This means that either

* instead of doing it now, they should have done this earlier
* or at this point in time, they should have done more.

Edited 2012-05-03 20:25 UTC

Reply Score: 2

dsmogor Member since:
2005-09-01

The app ecosystems are pretty much locked. The next disruption has to make current apps irrelevant just as IOS and Android has shown how Windows apps are irrelevant on mobile device.
This could be a decent HTML5 developer environment but even Google has a hard time delivering it. That could be a disruption in a way we use mobile devices. Or it could be a prove that apps are not that important anyway. I would love to see a study that shows how much users in various places on the world are dependent on specific apps that are outside of handful of most popular services. I have a gut feeling that (except for IOS), not that much.

Reply Score: 3

unoengborg Member since:
2005-07-06

What tech fans want and reality is two very different things. Lot of tech people want Linux on the desktop, still we are more or less stuck with Microsoft just like we on the smartphone market gets more and more stuck to iOS and Android. Both iOS and Android users have their phones full of expensive apps, and banks and other services they use on a daily basis works well. Why should they change systems.

To undo this situation, we need something completely different, not more of the same. Actually Microsoft have a much better chance to do this with their WP7 than RIM, and even their success have been quite limited so far.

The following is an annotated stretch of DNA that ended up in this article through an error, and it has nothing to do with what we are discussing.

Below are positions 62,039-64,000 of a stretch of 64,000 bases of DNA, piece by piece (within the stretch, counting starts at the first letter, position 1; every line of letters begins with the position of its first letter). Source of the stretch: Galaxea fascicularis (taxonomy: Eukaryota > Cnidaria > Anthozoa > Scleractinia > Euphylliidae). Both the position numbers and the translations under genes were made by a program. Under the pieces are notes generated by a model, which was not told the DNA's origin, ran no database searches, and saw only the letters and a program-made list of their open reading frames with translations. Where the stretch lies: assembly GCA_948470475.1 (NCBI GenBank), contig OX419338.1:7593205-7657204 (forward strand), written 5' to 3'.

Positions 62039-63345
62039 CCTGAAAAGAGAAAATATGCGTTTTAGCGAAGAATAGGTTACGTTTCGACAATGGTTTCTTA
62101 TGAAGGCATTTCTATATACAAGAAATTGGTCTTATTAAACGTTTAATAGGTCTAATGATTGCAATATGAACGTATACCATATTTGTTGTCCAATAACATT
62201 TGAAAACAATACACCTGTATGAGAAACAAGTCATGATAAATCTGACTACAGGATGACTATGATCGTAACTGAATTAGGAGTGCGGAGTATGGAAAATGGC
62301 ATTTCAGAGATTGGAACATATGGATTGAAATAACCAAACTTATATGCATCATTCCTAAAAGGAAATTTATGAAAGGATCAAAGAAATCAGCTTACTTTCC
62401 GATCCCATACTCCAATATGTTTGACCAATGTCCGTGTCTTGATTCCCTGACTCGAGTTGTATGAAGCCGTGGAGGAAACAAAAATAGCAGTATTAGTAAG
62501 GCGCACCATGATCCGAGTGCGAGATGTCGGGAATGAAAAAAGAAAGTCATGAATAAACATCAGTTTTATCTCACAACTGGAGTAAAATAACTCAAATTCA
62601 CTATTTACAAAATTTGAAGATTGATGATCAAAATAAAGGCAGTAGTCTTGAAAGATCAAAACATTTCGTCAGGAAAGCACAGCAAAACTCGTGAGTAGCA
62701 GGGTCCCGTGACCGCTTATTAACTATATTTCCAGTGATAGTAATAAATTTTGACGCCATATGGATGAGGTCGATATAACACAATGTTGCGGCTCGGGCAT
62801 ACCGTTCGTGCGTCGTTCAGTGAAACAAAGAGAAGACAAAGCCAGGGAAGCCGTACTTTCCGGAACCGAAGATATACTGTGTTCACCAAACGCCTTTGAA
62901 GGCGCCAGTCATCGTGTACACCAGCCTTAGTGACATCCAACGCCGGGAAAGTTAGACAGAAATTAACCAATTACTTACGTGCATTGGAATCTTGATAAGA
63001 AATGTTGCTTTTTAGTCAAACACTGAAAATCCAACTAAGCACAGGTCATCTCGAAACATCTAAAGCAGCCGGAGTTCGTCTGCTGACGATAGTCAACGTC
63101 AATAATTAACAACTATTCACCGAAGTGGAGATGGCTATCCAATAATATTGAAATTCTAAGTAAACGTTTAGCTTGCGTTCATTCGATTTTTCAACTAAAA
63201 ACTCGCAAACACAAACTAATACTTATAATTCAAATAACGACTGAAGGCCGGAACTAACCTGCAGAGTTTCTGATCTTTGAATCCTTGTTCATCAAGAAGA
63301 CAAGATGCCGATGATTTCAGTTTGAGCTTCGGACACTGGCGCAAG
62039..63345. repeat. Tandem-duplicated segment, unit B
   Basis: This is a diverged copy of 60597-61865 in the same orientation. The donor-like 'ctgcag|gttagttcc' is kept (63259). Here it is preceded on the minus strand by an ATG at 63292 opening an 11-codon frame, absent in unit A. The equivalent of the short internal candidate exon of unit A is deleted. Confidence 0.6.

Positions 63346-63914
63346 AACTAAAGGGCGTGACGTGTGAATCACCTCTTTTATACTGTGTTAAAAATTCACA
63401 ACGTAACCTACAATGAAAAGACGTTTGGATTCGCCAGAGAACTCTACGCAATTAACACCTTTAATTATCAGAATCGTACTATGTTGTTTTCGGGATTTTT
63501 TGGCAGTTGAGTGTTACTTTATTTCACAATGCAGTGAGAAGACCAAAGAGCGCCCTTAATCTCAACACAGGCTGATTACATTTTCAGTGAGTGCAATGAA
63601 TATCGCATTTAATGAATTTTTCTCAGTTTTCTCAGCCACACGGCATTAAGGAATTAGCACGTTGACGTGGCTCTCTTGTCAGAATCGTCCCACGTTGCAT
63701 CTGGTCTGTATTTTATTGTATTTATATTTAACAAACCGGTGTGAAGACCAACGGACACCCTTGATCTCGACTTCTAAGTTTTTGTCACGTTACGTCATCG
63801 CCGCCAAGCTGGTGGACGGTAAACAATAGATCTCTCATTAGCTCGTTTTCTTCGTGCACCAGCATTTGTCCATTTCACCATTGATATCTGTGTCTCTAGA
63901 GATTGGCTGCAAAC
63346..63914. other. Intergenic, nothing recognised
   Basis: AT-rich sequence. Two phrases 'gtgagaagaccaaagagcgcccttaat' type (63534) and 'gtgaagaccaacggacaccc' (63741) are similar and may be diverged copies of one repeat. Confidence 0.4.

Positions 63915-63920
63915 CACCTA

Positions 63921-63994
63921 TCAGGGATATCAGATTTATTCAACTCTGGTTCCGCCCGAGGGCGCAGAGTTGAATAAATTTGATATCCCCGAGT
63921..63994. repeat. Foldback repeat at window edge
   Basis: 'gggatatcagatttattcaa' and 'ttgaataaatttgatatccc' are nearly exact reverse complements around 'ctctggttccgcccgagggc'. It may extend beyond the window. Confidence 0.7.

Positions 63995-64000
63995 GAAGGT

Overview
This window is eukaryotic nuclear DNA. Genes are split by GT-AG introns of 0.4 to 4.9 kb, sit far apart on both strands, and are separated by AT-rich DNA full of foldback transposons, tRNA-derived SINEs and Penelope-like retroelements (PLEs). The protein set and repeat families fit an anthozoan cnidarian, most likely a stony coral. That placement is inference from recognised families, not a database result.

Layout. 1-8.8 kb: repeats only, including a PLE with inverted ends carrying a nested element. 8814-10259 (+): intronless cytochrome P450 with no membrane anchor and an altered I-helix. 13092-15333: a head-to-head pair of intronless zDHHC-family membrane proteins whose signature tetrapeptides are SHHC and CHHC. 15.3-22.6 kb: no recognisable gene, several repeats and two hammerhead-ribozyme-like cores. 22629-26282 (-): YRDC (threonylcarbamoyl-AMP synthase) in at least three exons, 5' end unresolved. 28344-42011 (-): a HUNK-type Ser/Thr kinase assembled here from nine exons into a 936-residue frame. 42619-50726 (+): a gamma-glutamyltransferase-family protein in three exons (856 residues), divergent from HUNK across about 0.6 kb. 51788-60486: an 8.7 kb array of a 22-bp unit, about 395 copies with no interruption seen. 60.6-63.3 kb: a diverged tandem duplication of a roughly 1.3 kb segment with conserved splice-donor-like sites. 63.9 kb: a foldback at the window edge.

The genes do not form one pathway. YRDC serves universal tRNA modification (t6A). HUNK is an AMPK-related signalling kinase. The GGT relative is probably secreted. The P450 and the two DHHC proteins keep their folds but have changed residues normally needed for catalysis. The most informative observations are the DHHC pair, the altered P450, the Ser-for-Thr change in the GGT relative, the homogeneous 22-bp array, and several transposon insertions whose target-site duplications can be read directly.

Reply Score: 3

dsmogor Member since:
2005-09-01

Not being Microsoft is a feat of itself ;)

Reply Score: 2

What's new on BB 10?
by tonny on Wed 2nd May 2012 10:44 UTC
tonny
Member since:
2011-12-22

All in all, while I'm all for a new platform - the more the merrier - I'm wondering what, exactly, BlackBerry 10 has to offer over the competition. iOS has the Apple factor, Android has the openness, freedom to tinker, and customisability, and Windows Phone 7.5 has the uniqueness and quirkiness of Metro. What does BB10 have?

Same old BBM?

Reply Score: 1

RE: What's new on BB 10?
by barcodex on Wed 2nd May 2012 13:20 UTC in reply to "What's new on BB 10?"
barcodex Member since:
2010-06-28

Apple introduced iMessage to undermine BBM's inportance. But what's actually kicking RIM's ass regarding BBM is WhatsApp. This little thing is crossplatform, so teenagers just switch from they BlackBerries whenever they get enough money to buy a decent smartphone instead.

Sure, it depends on the country. But BBM even does not work in all of them. You might see a businessman with BlackBerry in US, but try to find one in Estonia, for example ;)

Reply Score: 2

RE[2]: What's new on BB 10?
by tonny on Wed 2nd May 2012 14:18 UTC in reply to "RE: What's new on BB 10?"
tonny Member since:
2011-12-22

Well, at least it's their last forte. Many consider Blackberry just for their BBM.

Reply Score: 1

lazar
Member since:
2008-12-10

I was quite sad when mobile phones lost their visible antenna (anyone remember those sexy Ericsson phones with short antennas?).